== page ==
• In the STMP Greenwash press briefing, Paddy McCully of Reclaim Finance notes that in September 2021, NZBA founding members Citibank and Bank of America underwrote a bond for Russia’s biggest coal miner, which has plans for increases in coal output. And in May, Citi underwrote a bond for the operator of one of Australia’s largest coal export terminals. Both of these activities are completely incompatible with the Paris Agreement yet are apparently permissible within the Net Zero Banking Alliance.
  • Allows members to set targets only in terms of dubious emissions intensity metrics, rather than absolute emissions. By using carbon intensity as a metric, NZBA members can say they have reduced the emissions per dollar of financing or emissions per barrel of oil produced. If it doesn’t sound like reducing emissions, that’s because it’s not! Financial institutions can meet their carbon intensity targets and still increase emissions in absolute terms. This is exactly what JP Morgan Chase committed to in May 2021. According to Rainforest Action Network:
    • “Exxon, for example — JPMorgan Chase’s number 2 fossil client since Paris, with $7.5 billion in financing just last year — already plans a reduction in intensity that exceeds what JPMorgan Chase is calling for, as well as the second-most new oil and gas extraction of any company in the world.”
  • Contains no mechanisms to hold their members accountable to their commitments. Members are supposed to voluntarily publish targets and commit to meeting them, but there do not appear to be any consequences for not doing so (see Greenwash Press Briefing summary)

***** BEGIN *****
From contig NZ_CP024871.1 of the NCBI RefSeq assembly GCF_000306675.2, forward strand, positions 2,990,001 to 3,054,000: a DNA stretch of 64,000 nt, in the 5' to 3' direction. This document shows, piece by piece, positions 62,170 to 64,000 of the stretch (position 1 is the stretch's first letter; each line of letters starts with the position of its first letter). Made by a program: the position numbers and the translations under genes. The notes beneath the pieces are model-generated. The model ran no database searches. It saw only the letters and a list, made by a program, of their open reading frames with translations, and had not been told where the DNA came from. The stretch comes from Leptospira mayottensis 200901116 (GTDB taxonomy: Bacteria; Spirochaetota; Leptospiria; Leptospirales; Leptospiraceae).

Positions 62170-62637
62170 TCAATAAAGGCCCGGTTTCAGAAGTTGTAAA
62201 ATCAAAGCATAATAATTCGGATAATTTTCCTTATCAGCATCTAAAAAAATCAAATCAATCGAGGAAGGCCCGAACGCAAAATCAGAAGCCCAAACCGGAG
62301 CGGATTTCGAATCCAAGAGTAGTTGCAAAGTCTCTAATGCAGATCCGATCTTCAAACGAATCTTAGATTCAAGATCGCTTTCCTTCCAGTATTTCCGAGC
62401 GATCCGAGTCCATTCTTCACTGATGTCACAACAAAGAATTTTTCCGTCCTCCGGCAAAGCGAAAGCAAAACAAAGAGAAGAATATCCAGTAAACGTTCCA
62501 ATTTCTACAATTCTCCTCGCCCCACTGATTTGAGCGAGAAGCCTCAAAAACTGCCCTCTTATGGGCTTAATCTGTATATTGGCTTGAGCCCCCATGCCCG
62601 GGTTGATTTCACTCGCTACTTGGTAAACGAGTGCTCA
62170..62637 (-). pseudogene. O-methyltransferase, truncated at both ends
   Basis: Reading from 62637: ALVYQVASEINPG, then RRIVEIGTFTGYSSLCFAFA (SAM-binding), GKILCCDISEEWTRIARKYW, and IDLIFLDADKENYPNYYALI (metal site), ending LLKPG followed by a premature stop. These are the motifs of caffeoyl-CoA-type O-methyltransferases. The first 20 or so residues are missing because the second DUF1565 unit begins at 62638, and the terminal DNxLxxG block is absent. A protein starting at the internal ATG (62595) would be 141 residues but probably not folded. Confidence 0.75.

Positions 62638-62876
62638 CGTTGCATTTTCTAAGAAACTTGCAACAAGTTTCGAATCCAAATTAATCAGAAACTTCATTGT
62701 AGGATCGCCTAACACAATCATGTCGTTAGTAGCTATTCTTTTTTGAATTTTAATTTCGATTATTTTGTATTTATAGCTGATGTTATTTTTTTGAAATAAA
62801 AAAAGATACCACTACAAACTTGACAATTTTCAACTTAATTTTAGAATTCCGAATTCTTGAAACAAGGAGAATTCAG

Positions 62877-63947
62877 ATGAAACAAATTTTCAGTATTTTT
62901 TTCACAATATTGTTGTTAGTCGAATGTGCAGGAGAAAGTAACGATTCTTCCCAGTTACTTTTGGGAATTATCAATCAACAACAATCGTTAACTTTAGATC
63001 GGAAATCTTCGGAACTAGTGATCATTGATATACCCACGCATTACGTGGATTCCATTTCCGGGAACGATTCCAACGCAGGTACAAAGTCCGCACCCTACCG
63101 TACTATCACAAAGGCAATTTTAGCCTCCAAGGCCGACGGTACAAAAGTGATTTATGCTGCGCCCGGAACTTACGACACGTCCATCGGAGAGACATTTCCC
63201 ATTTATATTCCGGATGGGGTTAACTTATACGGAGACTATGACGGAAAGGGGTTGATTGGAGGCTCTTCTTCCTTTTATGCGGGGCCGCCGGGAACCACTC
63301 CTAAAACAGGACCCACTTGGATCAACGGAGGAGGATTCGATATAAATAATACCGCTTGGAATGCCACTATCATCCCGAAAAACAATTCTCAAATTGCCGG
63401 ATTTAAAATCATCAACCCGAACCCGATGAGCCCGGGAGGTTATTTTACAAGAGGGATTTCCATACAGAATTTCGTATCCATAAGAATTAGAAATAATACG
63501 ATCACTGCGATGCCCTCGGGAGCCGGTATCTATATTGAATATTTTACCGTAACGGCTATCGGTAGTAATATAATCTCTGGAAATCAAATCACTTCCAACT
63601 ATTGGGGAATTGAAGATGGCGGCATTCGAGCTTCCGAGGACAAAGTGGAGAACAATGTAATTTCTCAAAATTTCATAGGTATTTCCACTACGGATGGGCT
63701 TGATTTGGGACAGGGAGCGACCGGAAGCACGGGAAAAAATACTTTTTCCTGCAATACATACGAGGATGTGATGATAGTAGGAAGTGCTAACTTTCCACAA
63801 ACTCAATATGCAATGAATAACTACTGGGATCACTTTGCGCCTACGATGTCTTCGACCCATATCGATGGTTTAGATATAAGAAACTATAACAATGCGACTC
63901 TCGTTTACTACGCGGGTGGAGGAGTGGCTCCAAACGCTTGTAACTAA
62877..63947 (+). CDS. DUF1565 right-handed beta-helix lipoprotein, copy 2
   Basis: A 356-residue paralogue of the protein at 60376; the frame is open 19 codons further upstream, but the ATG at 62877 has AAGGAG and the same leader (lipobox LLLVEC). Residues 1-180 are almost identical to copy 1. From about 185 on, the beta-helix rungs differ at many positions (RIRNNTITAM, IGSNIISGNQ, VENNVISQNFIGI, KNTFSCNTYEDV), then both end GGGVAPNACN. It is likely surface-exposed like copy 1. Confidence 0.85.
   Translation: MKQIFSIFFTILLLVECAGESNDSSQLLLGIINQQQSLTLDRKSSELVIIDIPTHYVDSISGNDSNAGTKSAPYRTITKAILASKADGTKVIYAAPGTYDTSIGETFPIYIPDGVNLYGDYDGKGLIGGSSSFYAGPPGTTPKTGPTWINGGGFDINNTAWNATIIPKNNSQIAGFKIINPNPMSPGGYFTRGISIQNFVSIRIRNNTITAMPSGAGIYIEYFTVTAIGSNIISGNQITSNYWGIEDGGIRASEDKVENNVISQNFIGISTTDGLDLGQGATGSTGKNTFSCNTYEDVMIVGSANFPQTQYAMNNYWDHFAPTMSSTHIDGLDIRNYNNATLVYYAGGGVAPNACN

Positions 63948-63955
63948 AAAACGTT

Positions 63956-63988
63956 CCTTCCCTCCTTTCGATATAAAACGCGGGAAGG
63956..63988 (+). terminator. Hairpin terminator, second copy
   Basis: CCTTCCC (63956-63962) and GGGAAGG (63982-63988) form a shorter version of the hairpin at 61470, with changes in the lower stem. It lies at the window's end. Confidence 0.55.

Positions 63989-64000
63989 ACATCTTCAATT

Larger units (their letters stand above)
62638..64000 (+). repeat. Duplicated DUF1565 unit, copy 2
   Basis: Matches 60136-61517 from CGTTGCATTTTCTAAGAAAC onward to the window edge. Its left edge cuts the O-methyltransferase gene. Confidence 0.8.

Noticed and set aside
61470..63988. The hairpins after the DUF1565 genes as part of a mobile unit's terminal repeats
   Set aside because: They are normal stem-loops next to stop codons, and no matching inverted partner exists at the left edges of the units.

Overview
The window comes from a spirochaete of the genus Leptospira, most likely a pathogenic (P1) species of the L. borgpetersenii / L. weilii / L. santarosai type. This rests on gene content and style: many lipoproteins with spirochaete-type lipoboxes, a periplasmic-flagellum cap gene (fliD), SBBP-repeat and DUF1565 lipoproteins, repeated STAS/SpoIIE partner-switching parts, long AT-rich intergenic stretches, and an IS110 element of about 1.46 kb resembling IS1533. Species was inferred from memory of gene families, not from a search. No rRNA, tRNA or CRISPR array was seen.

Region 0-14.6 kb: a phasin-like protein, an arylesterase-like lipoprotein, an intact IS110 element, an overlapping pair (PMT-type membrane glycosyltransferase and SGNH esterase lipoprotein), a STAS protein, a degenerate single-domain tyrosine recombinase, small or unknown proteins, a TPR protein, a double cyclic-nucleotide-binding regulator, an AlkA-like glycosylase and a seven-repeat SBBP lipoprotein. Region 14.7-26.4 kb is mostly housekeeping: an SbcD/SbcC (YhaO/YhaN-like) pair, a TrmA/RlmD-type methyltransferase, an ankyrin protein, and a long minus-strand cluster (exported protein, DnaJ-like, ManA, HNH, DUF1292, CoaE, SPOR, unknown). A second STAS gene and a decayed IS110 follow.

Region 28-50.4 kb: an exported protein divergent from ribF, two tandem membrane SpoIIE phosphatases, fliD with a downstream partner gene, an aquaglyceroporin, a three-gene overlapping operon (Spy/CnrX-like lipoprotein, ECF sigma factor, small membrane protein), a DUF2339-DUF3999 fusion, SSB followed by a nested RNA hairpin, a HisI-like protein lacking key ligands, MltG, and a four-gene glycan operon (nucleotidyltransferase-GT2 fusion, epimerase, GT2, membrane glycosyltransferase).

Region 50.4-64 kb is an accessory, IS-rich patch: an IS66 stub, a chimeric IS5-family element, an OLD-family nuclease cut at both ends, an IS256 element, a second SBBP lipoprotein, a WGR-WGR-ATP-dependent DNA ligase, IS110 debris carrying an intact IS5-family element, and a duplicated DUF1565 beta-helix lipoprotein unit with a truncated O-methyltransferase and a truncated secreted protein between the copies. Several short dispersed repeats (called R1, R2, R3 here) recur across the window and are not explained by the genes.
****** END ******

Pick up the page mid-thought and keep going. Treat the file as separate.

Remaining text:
If JP Morgan Chase can keep Exxon as a top fossil client under the NZBA, what does net-zero even mean?


A French public bank commits to ending fossil fuels by 2030

FILE PHOTO: Signs for La Banque Postale, a French bank which is a subsidiary of the national postal service, La Poste, are seen outside a Post office in Paris, March 1, 2016. REUTERS/Mal Langsdon

On October 14, 2021, Reuters reported that French public bank Banque Postale committed to stop providing services to the oil and gas sectors by 2030. According to the bank, services include loans and payment solutions to companies in the oil and gas development sector. Their press release reads that it is “one of the first financial institutions worldwide to be validated by the Science Based Targets initiative.” It says it is committed to “achieving science-based targets for 85% of its loan and investment portfolio by 2030 (mortgages, commercial real estate, energy project financing, equities, bonds and long-term loans to businesses).”

Banque Postal’s policy is the quintessential opposite of Chase’s recent announcement. By phasing out the bank’s support of the fossil fuel industry, it directly addresses the bank’s role in causing climate change. By comparison, Chase’s policy allows for the bank to continue to lend evermore money to the fossil fuel industry and therefore do nothing to address the climate crisis. What we really need is banks like Chase to look closely at Banque Postal’s policy and to follow their lead. For as the campaign organizations, Reclaim Finance, Friends of the Earth France and Oxfam France said in their response  to Banque Postal’s new policy,”If all banks were to copy and paste La Banque Postale’s policy, the climate would be largely spared.” We couldn’t agree more.